Step 7:
Serve them with or without pizza dipping sauce but beware, they are really hot inside.

Not only do these make an easy meal on a busy school night, but since kids love to take cold pizza to school, this is a space-saving way to give them what they want while providing a great conversation topic around the lunchroom table, such as, “Dude, your mom must have been really bored with pizza-making when she came up with those righteous sticks!” – or at least that’s what I’m hoping for.

Now, THAT’S a Sandwich By Edan Goode

The one thing my children dread about a new school year (well, besides homework, long hours, having to get up so early and tests) are sack lunches. They are “sick, sick, sick of sandwiches”, they’ll tell you and I can’t say that I blame them. No matter how much I try to switch things up with different bread and different fillings, sandwiches just get boring after a while. Now, if I was a really fabulous, inventive, high-energy, creative parent (which is never going to happen and I’m fine with that), I would make “Insanewiches” (, St. Martin’s Press), as inspired by the book of the same name by Adrian Fiorino.

This new book came across my desk recently and put my ham and cheese between two slices of wheat bread to shame.  It’s a fun, incredibly inventive book with great photos that could, and should, double as a coffee table book!

Adrian Fiorino was kind enough to share one of his recipes with you, dear E.A.T. blog readers.  I think I could actually manage this one, although, for my kids’ tender palates, I’ll substitute mayonnaise for horseradish sauce.

Sandwich Dominoes
by Adrian Fiorino, author of “Insanewiches” and creator of “”

Competitors often slap dominoes down emphatically when they’re lining up the dots. “Take that!” they’ll say, harshly rubbing it in. But if they tried the same with these Sandwich Dominoes, they’d just end up with a smooshed sandwich. When eaten as a snack, this finger food fills in the hunger gap quite nicely between games.

This recipe makes two dominoes

You’ll Need:

2 small sandwich wraps

1 tablespoon prepared horseradish

1 slice of roast beef (have it cut thick at your deli counter)

1 large slice of Swiss cheese

1 romaine lettuce leaf, washed and dried


Cutting board, 23⁄4-inch square cookie cutter, chef’s knife, black edible marker


  1. Lay the first sandwich wrap on the cutting board, and slather it with horseradish.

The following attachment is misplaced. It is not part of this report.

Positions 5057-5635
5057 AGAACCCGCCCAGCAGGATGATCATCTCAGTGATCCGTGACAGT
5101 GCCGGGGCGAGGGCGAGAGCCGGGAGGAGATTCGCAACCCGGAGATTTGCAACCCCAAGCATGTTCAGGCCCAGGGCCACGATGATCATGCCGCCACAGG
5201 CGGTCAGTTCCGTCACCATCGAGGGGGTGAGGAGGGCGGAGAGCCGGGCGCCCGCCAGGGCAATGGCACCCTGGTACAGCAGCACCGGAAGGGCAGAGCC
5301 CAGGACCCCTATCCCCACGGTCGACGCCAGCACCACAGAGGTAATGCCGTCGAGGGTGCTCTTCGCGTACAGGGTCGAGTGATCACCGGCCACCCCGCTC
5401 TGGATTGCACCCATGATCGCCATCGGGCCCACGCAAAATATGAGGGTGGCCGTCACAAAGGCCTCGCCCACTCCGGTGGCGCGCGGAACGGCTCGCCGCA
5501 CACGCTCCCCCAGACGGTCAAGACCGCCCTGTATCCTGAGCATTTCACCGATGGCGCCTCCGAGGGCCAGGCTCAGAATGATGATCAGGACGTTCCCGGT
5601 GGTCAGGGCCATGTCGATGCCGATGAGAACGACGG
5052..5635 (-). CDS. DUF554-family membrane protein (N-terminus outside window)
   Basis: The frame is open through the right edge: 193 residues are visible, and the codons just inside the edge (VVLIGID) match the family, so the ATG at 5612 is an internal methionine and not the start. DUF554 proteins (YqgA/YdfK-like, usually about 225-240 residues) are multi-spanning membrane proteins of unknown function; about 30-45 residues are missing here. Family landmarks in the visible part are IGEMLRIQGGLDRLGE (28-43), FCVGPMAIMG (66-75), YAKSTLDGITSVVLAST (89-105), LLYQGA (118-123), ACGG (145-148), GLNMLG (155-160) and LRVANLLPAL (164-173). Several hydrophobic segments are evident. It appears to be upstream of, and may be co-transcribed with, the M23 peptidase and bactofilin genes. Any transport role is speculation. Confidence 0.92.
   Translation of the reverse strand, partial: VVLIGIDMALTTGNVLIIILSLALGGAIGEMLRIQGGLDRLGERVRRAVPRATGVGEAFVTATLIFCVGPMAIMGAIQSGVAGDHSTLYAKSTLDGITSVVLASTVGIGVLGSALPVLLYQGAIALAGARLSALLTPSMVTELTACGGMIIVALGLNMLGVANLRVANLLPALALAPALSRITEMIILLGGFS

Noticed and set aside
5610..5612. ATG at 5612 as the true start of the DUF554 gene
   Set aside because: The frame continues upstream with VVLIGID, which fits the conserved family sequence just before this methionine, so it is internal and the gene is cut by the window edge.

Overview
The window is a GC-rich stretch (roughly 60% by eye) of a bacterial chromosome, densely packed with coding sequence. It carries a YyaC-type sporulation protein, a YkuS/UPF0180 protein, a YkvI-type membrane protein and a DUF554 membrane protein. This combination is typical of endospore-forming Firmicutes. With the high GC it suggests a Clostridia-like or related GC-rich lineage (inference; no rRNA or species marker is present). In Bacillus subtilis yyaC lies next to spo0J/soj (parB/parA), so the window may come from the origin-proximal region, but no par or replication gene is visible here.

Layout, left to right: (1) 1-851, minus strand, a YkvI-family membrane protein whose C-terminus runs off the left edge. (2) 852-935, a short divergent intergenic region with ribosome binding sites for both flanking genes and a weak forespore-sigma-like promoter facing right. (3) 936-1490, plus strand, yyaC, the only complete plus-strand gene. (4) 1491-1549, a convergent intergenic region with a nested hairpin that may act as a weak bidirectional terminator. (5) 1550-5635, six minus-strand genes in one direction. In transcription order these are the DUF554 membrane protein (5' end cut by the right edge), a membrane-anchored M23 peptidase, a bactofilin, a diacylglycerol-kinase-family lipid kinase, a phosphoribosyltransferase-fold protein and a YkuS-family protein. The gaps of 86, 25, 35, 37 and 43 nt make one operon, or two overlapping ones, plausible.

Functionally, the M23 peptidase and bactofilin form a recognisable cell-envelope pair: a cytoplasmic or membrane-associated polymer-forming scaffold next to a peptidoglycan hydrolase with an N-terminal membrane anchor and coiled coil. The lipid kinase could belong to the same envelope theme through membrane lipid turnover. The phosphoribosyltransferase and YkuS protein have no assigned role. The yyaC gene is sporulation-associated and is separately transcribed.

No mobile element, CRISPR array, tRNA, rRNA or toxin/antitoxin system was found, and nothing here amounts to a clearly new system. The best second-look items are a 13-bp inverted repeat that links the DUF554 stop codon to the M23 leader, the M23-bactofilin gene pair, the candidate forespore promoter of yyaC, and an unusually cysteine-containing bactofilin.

2. Next, lay the roast beef, Swiss cheese, and romaine lettuce on top of the first wrap and top all ingredients with the second wrap.
  3. Place the cookie cutter on top of the second wrap.
  4. Using the cookie cutter as a guide, carefully cut away the excess with your knife. You will be left with a square sandwich.
  5. Cut this square in half to make two identical rectangles.
  6. With your marker, draw a line centered along the width of each rectangle.
  7. Lastly, draw the dots with your marker.

Welcome to my new blog!

Welcome to E.A.T. (Everyone Around the Table), a food blog for Colorado families on behalf of Colorado Parent magazine ( Under cover, as Edan Goode (get it?), I’ll be reviewing area family friendly restaurants, cookbooks and new food products. I’ll also provide some tried-and-true recipes that help you feed the family fast.  As the name states, the goal is to help you gather your family around the dinner table whether it’s at home or in a restaurant. Here’s to good food, good times and good health!

E.A.T. will also have a rating system, as all good review blogs should:

Whether it’s a restaurant, recipe, cookbook or food product, we’ll give it one fork if you shouldn’t bother but four forks if you must try it and soon.

This is your messiness factor. One napkin means you and the kids will likely come away unscathed and unstained but four napkins means you should have wet wipes and a change of clothes ready.

 This stands for GUF: Grown Up Fun. You’ll see this if it’s something you’d want to try even without the kids in tow.